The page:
Correctly setting up relationships and indexes


As a reasonably new user of Aurelius, I am still struggling with the concept of IDENTIFYING and NON-IDENTIFYING relationships.  Unfortunately, the documentation is not very exhaustive and (at least in my experience) somewhat ambiguous on this subject.

I have therefore listed some cases below with some assumptions.  I would highly appreciate if you could comment whether these assumptions are correct or, if not, provide some guidelines to correctly set up such a case.

Let?s assume we have class TModel (table Model).  For related classes tables I can think of the following cases, I would typically need:

Case A - One-to-many

Class TItem, table Item
These are details where TModel is the master.

  1. Both tables have a (unique) primary key on field ID. In my case it's almost always a TGUID (for data replication/exchange), but I think that's irrelevant to this question.
  2. I create a foreign key on TItem to TModel;  a NON-EXCLUSIVE index FK_Model_Item on field TItem.ID_Model.
  3. In Data Modeler, I create an IDENTIFYING relationship with parent TModel and child TItem, using TModel.ID and TItem.ID_Model.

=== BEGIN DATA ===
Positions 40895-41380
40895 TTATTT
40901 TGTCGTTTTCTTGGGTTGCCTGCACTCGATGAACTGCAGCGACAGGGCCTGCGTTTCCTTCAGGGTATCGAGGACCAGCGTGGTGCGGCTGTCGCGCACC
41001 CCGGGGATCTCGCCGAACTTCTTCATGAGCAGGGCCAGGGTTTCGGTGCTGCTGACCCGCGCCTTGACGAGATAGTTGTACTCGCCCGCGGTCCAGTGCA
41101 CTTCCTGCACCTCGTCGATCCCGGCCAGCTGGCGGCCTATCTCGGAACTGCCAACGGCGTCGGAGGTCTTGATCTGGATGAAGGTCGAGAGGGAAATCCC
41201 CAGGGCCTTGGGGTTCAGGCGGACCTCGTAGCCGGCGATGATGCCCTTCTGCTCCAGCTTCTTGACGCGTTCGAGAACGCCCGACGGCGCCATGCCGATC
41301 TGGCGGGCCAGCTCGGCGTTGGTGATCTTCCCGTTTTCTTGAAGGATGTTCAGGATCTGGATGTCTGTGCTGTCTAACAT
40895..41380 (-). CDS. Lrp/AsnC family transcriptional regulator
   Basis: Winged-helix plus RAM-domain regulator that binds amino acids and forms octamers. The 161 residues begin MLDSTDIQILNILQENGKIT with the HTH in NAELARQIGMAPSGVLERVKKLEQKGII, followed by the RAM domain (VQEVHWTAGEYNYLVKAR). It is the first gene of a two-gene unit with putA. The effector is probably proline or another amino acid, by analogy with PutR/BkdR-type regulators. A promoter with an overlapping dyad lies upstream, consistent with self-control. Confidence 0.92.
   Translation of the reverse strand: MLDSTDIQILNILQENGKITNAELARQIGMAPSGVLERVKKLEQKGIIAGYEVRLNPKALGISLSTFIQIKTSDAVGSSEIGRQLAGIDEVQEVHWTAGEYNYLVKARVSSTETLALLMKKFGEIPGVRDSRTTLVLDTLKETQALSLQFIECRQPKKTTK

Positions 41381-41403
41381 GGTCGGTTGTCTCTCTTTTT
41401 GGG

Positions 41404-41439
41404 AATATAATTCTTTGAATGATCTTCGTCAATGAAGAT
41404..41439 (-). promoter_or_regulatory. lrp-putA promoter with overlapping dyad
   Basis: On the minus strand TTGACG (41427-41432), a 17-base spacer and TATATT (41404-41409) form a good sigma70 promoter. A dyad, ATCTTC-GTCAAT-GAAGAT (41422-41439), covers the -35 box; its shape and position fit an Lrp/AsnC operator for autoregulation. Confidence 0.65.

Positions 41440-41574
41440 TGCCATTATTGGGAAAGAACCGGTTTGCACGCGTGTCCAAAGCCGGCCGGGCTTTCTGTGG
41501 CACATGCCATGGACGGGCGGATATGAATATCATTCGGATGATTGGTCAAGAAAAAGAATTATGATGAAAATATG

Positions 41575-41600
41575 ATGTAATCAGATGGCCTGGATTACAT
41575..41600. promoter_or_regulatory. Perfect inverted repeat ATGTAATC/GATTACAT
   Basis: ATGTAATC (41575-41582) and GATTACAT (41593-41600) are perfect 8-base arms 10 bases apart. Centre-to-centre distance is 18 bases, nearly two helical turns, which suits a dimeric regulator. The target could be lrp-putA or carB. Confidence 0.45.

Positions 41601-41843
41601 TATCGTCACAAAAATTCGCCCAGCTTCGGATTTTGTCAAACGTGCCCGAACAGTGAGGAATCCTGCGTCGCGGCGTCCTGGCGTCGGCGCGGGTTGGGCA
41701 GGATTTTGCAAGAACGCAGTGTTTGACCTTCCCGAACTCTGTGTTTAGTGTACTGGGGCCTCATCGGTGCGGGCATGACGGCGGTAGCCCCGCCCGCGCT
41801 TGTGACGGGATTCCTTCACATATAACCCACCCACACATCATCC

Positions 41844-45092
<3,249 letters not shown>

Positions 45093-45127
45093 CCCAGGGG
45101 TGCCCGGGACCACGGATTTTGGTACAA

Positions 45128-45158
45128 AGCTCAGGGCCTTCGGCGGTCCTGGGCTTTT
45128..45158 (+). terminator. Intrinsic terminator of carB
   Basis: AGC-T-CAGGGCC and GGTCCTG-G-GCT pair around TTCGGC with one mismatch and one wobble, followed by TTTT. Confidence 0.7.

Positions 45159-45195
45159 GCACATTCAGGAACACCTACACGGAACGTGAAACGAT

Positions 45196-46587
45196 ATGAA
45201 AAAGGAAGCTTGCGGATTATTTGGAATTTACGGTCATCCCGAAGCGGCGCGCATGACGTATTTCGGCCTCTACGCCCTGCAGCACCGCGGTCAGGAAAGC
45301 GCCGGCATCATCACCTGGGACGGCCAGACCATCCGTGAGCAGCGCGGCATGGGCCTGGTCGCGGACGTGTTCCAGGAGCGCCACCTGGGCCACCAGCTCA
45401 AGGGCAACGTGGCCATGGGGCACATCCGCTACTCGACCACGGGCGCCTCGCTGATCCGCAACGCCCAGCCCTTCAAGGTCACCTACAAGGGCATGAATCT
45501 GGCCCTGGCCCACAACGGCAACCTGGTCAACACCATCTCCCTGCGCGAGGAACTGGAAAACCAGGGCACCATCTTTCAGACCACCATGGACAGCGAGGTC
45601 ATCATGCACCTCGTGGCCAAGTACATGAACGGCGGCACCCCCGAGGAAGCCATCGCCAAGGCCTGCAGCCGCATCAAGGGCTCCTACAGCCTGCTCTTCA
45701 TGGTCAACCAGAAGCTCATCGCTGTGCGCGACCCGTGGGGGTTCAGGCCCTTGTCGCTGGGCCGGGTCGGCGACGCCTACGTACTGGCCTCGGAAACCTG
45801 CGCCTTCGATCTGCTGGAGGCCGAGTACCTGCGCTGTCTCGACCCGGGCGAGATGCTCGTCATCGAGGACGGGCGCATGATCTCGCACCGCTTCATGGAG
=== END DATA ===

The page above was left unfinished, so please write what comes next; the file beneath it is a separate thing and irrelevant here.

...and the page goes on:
Case B - One-to-one (unique)

Class TSettings, table Settings
This would be an entity (table) where each TModel only has 0 or 1 TSettings.  Each TSettings may only be used (referenced) by one TModel.

  1. Again, both tables have a (unique) primary key on field ID.
  2. I add a field ID_Settings to TModel.
  3. I create an index IDX_Settings on TModel.ID_Settings.  I assume this should be EXCLUSIVE (or UNIQUE) to ensure each TSettings is only used by TModel.
  4. In Data Modeler, I create an IDENTIFYING relationship with parent TModel and child TSettings, using TModel.ID_Settings and TSettings.ID.
  5. Because of the unique one-to-one relationship, I would set options to Cascade; at least for Delete.
  6. In case I want to enforce TModel to always have one TSettings (i.e. not zero), I could upon creation of a TModel object, create a TSettings and assign it to the TModel.Settings property (in application code).

Case C - One-to-one (non-unique)

This would be an entity (table) that serves to provide a one or more lookup values from a database table whereby multiple TModels may reference the same TLookup entity.  The reference may be NULL (i.e. it's not required to set a TLookup reference in TModel).

  1. Again, both tables have a (unique) primary key on field ID.
  2. I add a field ID_Lookup to TModel.
  3. I create an index IDX_Lookup on TModel.ID_Lookup.  In this case this should be a NON-EXCLUSIVE index so that multiple TModel's may reference the same TLookup.